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rsday, and died to day; Brig Gen Stuart, of Stonewall brigade, was also wounded. His arm has been resected, and he is doing well; Brig Gen McGowan was wounded, but is better. The following are a few more of casualties in staff officers of which I have heard: Col Baker, 16th Miss, killed; Lt Col Felters, do do, do; Col Harding, 19th Miss, killed; Lt Colonel Shuter, 1st South Carolina, killed; Colonel McGreary, wounded in throat; Lieut Col McArthur, 61st Ga wounded mortally, since died; Col Skinner, 52d Va, wounded severely, not mortally; Lieut Col Mcmeyer, 61st Va, killed, and Col O D Groner, same regiment, slightly wounded, whilst riding at the head of his regiment in a grand charge; Col Casey, 58th Va, severely, not dangerously wounded; Col Fields, Mahone's brigade, severely, not dangerously wounded; Col J M Hall, 5th Ala, arm amputated; Col Lightfoot, 6th Ala, arm broken; Lt Col Hobson, 5th Ala, thigh; Maj Proskrauer, 12th Ala, head; Adj't Pegues, 5th Ala, neck; Gen Ramseur, sligh
he suggestion of his aid he dismounted, supposing that dismounted he would be loss a target for the enemy's sharpshooters, who were pouring minnie balls thick and last around. So soon as Gen J was dismounted he ran hastily to one of the guns of Cutshaw's artillery, in order to fire it upon the enemy; before, however, he had succeeded the enemy had closed thickly around him and he was a prisoner in their hands, as was also Brig Gen G H Stuart of the Maryland line, with some twenty five hundred officers and men from this division, and some twenty pieces of artillery; twelve of which were from Page's and the rest from Cutshaw's battalions. This temporary success greatly elated the Yankees, and they pressed on with increasing numbers and a zeal intensified by their temporary success. Gordon, with Early's division, however, quickly come to the assistance of the remnant of Johnson's division, now under command of Col Williams, of La, and fought the enemy for some time, but were gr
to surrender; but, unarmed as he was, he commanded them to throw down their arms as his prisoners. The Yankees not readily complying, the General quietly remarked, "Very well, wall a moment, till my line comes up," whereupon they quickly threw down their arms, and the General made his escape. The extreme right and left of the lines were not engaged during this day, but from nine until twelve o'clock in the day of Thursday the enemy made repeated assaults in Fields's front, of Benning's, Law's, and Gregg's brigades. Each time, however, this gallant division repulsed the enemy with fearful slaughter to the enemy, and with a loss of a mere handful of our men. During the day on other parts of the line there was more or less skirmishing. In this fight we lost many brave officers and men, among them Brig Gen Petrin, of Alabama, was shot dead whilst gallantly leading his brigade is the thickest of the fight — a nobler spirit of braver man has not been offered a sacrifice to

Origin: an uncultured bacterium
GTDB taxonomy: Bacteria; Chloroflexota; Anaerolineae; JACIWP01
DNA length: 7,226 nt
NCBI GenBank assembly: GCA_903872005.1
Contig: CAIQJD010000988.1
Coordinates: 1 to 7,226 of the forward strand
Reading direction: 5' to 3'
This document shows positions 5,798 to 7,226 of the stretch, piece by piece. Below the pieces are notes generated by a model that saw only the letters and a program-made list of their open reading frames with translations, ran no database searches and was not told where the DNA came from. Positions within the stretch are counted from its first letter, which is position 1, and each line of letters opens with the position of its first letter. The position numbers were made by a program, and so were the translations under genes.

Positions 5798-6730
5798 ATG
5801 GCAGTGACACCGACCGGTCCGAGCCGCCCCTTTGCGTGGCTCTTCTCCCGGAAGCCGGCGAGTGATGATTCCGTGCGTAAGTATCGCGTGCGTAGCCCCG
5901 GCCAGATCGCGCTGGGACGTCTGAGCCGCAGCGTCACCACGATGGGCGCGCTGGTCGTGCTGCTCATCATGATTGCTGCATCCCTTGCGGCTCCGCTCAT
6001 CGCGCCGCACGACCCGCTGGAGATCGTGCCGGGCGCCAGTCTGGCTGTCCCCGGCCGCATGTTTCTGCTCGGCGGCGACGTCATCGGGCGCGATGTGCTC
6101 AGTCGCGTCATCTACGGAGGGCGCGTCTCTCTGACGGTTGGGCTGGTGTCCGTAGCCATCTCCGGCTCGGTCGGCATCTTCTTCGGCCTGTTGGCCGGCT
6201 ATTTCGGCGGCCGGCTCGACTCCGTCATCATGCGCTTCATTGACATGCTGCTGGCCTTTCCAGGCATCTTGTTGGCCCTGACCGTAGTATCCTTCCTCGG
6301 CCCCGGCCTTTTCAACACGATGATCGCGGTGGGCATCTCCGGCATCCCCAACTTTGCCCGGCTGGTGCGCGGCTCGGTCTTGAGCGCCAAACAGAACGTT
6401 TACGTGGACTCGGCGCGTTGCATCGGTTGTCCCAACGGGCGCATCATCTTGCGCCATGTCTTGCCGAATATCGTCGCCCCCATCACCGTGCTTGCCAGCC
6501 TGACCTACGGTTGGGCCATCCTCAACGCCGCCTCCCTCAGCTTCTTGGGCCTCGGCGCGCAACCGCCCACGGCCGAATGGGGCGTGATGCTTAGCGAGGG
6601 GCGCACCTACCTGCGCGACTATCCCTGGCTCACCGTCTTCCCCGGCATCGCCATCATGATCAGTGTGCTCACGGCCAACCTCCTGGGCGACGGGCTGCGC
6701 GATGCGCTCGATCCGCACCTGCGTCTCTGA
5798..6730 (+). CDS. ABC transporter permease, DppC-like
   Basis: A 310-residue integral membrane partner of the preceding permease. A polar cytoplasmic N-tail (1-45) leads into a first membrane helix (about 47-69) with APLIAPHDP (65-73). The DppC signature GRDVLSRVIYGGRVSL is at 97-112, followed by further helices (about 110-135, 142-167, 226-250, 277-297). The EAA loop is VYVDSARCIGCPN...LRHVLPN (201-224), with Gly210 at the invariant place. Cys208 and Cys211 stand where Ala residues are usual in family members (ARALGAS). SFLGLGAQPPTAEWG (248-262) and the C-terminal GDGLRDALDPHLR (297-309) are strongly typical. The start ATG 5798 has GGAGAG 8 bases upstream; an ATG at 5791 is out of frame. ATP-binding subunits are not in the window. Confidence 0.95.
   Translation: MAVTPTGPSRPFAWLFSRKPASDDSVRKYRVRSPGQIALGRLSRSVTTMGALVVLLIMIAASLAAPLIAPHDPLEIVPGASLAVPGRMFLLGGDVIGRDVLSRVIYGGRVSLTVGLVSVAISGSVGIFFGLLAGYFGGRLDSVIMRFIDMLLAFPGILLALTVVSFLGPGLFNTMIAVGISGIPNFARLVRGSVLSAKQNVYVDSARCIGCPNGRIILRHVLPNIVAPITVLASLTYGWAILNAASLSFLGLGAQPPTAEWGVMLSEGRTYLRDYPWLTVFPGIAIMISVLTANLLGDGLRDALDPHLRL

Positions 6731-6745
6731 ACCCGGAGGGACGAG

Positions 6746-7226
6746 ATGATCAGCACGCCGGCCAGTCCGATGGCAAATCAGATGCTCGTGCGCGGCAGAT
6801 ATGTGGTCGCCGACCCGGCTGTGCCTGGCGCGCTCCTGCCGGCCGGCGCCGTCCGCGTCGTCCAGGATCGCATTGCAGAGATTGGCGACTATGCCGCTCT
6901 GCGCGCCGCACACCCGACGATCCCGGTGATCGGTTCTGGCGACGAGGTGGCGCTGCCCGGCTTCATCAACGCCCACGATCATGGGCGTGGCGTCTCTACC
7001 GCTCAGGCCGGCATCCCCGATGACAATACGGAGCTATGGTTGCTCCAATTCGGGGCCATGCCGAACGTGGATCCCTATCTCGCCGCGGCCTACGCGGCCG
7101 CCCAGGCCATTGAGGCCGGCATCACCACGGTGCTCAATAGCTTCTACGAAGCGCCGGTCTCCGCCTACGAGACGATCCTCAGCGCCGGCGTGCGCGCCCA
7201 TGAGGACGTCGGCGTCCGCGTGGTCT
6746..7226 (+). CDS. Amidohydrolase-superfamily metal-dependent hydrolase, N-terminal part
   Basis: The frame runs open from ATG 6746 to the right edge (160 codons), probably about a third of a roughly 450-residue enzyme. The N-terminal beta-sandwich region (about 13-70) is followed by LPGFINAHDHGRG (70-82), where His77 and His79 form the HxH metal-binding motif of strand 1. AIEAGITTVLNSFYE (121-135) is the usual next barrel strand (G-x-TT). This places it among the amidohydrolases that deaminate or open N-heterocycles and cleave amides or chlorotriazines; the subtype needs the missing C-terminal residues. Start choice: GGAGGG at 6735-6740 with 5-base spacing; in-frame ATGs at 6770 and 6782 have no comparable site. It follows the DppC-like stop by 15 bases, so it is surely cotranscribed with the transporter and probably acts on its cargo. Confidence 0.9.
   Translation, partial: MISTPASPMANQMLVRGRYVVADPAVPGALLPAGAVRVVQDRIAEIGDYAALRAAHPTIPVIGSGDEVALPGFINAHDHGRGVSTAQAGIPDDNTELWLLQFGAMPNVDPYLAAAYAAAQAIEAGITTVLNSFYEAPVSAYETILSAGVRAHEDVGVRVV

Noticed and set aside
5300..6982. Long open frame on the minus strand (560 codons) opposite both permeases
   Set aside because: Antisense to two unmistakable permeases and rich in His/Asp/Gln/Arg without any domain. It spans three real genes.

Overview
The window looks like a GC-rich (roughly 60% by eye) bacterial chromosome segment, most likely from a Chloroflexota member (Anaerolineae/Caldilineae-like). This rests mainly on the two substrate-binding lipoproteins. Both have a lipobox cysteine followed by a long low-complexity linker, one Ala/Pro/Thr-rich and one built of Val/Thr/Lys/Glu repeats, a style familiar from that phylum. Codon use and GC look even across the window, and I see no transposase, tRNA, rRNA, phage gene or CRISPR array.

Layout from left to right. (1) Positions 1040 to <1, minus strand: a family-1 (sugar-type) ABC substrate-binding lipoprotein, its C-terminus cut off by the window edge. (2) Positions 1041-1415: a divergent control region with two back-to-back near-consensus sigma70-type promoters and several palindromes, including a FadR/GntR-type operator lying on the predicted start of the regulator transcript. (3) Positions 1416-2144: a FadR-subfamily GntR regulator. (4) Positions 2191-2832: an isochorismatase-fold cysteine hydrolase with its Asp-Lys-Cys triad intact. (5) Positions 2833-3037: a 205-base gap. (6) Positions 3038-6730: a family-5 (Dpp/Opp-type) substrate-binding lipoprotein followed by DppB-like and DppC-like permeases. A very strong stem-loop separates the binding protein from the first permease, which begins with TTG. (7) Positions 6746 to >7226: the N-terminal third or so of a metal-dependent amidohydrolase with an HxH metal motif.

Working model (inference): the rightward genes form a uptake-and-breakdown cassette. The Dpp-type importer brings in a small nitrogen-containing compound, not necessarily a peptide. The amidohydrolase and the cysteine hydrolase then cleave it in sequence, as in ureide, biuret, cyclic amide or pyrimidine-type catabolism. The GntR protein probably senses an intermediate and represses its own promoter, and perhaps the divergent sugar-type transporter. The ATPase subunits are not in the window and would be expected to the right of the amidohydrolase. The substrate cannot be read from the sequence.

May 15th, 1864 AD (search for this): article 5
rong fortifications behind which to retire if pressed. General Lee is well fortified, as Grant knows by sad experience. Yesterday there was nothing of interest and to day there is nothing but skirmishing. Our men are firm in their convictions of ultimate success, and sing cheerfully around their camp fires at night. Gen Lee stands the fatigue well, and his friends say he is most cheerful and buoyant. I could write almost indefinitely, but time presses. X. Sunday Morning, May 15th, 1864. The enemy yesterday threw a force of infantry on our extreme left and engaged our cavalry, protecting that flank. Our cavalry (Chambliss's brigade) fought them a considerable time, when they were reinforced by infantry, driving the enemy back and capturing from him some seventy or eighty prisoners. Everything is quiet at 12 o'clock today. The bearing of most of our troops was superb on Thursday last; but Harris's, Mabone's, and Lane's, and Pegram's brigades I have heard spec
May 14th, 1864 AD (search for this): article 5
[from our own correspondent.] Battle Field, near Spotsylvania C H,May 14th, 1864. This has been an eventful week. May I not say, without fear of successful contradiction, the most eventful in the history of the war and of the Southern Confederacy--certainly no such general engagement as that of Thursday last has ever occurred between the armies of the Potomac and of Northern Virginia. I propose now to speak briefly in regard to it. During Wednesday skirmishing occurred all along the lines, but no general engagement. As early on Thursday morning as the first crack of daylight the enemy's artillery opened fire upon us, and very soon thereafter the enemy, having massed in extraordinarily heavy force upon our right centre, which was held by the division of Maj Gen Ed Johnson, advanced upon us. The first point of assault was the Virginia brigade of Brig Gen J M Jones. The enemy attacked this point of the line most furiously. The brigade of Jones broke and gave back.
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